(Fragaria spp.)

A field of strawberry


STRAWBERRY is an attractive, luscious, tasty and nutritious fruit with a distinct and pleasant aroma, and delicate floavour.  It has a unique place among cultivated berry fruits.  Rich in vitamin C and iron, it is mainly consumed as fresh.  Jam and syrup are also prepared from strawberry.  It is cultivated in topical and sub tropical areas round the year. In India, it is cultivated on commercial scale  in Himachal Pradesh, Uttar Pradesh, Maharashtra, West Bengal, Nilgiri hills, Delhi, Haryana, Punjab and Rajasthan.  Owing to wide climatic and soil adaptation and high returns, it has tremendous potential in India.  Its cultivation can be extended to other suitable areas having assured irrigation and transport facilities.

Climate and soil

Strawberry grows well under temperate climate.  Some cultivars are grown in subtropical climate also.  Daylight period of 12 hr or less and moderate temperatures are important for flower-bud formation.  Each cultivar may have a different day length and temperature requirement.  Some cultivars are adapted to septentrional culture (short days in autumn and hard winter) or to meridional conditions (long days in autumn and moderate winter).  Strawberry Senga Sengana, Redgaunlet and Gorella are grown under septentrional conditions, while Tioga is an important cultivar of meridional region.  It can make flower buds under longer day length. Besides, there are several day neutral strawberries—Sivla, Fern, Muir, Heckar, Tristar and Trileute—that have made their cultivation possible in different times of the year.  Day-neutral strawberries are high yielder.  Temperature plays a critical fore in the development of strawberry at a particular place.

 The strawberry can be grown on any type of soil—poor sand to heavy clay—provided proper moisture, organic matter and drainage is present.  Strawberry ripens somewhat earlier on sandy soil than on clay soil.  There is definite cultivar adaptation to soils.  Some grow better on heavier soils and others on light soils.  Water should not stagnate in the field.  Since most of its roots are found in the top 15 cm soil, keep this layer porous and rich in humus.  Strawberry is not much sensitive to soil reaction.  However, it prefers a slight acidic soil.  At higher pH, there is less root growth.  There should be no underlying lime layer up to 15-20 cm, otherwise it causes burning of leaves.  In drier areas, alkali soils must be avoided, thus, sandy loam to loamy soil with pH 5.7-6.5 is ideal for strawberry cultivation.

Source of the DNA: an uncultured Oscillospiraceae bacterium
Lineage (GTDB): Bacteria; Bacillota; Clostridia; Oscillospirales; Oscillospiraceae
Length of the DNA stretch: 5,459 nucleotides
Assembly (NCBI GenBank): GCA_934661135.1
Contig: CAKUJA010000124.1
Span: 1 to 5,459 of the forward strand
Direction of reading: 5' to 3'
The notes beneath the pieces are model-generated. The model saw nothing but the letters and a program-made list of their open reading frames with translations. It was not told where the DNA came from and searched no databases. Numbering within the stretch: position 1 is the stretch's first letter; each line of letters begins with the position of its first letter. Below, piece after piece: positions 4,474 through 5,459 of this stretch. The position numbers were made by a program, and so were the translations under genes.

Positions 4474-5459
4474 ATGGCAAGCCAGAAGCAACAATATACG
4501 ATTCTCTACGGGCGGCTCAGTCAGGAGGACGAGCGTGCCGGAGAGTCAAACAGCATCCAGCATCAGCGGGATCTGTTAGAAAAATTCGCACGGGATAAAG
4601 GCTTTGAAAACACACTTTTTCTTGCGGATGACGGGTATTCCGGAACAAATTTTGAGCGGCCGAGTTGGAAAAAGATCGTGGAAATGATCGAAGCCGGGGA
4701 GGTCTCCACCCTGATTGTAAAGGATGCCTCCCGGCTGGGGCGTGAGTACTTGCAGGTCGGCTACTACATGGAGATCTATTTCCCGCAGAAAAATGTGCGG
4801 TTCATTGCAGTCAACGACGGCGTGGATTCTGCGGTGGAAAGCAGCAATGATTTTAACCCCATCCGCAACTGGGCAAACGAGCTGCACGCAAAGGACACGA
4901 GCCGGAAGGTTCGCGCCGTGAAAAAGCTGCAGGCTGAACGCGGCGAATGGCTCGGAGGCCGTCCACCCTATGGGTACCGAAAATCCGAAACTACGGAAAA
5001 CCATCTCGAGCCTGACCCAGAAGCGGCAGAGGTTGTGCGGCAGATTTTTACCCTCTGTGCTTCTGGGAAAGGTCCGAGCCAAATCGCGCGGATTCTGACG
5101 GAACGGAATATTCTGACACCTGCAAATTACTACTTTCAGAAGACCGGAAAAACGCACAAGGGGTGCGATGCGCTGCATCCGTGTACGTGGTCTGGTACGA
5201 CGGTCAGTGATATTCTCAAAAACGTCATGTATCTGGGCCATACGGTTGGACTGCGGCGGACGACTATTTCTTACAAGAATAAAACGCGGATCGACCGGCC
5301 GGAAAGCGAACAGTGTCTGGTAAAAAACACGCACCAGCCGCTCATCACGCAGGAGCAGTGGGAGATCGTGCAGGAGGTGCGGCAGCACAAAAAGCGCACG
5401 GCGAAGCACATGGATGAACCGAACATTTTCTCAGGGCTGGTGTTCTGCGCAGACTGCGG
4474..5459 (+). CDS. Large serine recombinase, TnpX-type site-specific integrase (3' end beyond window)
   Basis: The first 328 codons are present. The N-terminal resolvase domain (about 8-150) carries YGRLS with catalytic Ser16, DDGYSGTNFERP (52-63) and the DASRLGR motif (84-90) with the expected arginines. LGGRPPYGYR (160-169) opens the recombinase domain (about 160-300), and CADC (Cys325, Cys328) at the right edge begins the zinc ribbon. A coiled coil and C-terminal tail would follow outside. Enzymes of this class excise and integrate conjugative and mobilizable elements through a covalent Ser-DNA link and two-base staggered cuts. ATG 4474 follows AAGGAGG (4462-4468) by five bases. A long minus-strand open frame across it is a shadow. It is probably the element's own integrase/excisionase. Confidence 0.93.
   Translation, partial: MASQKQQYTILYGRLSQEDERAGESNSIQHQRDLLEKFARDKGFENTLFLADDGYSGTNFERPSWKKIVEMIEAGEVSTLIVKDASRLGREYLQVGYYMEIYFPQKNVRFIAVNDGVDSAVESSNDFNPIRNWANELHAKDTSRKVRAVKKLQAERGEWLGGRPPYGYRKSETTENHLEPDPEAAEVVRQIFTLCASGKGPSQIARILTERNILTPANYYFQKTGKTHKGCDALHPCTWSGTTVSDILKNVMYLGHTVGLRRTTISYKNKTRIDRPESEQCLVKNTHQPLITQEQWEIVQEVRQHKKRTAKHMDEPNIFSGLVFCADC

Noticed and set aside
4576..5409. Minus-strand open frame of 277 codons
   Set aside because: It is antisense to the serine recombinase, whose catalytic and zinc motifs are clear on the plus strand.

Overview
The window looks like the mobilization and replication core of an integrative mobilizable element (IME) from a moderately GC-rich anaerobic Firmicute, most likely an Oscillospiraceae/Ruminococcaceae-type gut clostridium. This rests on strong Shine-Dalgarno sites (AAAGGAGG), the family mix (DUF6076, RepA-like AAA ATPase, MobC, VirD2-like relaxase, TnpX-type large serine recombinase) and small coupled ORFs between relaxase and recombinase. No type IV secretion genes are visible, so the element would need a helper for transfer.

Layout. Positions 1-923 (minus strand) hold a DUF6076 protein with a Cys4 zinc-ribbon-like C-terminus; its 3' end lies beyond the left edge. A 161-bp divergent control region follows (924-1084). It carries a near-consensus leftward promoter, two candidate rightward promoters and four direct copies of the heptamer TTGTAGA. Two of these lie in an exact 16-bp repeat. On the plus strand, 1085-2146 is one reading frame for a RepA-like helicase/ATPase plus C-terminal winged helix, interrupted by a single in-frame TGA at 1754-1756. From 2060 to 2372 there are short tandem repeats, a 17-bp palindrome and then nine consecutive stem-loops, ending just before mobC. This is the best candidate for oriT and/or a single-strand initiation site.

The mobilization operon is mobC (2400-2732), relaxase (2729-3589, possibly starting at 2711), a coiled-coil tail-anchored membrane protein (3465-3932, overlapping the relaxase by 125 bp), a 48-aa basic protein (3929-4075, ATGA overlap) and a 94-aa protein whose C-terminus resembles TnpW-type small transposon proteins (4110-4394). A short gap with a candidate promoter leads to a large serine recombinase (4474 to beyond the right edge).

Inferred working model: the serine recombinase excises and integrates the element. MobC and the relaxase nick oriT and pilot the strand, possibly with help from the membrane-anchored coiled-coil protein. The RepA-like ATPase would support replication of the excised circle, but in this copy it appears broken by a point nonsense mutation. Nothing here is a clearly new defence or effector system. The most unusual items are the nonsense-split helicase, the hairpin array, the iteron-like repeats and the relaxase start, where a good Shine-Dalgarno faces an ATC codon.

Starwberry fruits


All the cultivated varieties of strawberry are octaploid.  A number of cultivars have been introduced and evaluated from time-to-time.  The promising ones are:


Fruit is of exceptionally high dessert quality with outstanding color and flavour.  It is very resistant to physical damages caused by rain.  Plants are tolerant to viruses.  Fruits are large, flesh and skin firm and flavour excellent.  It is suitable for fresh market and processing.  On an average, berry weights 15-18 g.  The fruits have good TSS (12%), acidity (0.85%), vitamin C (55.5mg/100g) and sugar content (6.1%).


An early –maturing cultivar, it is tolerant to viruses.  Fruits very large, flesh and skin firm, dessert and processing quality good, TSS 12.2%, acidity 0.98% and sugar 6.2%.  Average berry weights about 9g.


Tolerant to viruses, it produces numerous runners.  Fruits large, flesh and skin medium firm, dessert quality excellent, processing quality good, TSS 12.0%, acidity 0.97% and sugars 6.1%.  Average berry weights 6.9g.


A day-neutral cultivar, it has the capacity to produce off-season fruits.  It is different from day-neutral or ever bearing types.  Fruits large, flesh and skin firm, conic to blocky in shape, dessert quality good.  It can be handled and shipped fairly well.  Skin bright red, attractive, flesh red, internally somewhat hollow, light in color at core, average berry weighs 15-18g, TSS 11.1%, acidity 1.0% and sugar 5.5%.


Fruits large, conical (necked fruit), skin bright red, flesh attractive red, somewhat firm, less hollow at core, high quality, sweet, slightly subacid, average berry weight 15 g, TSS 11.8%, acidity 0.98%, sugars 6%.  Plant produces adequate runners.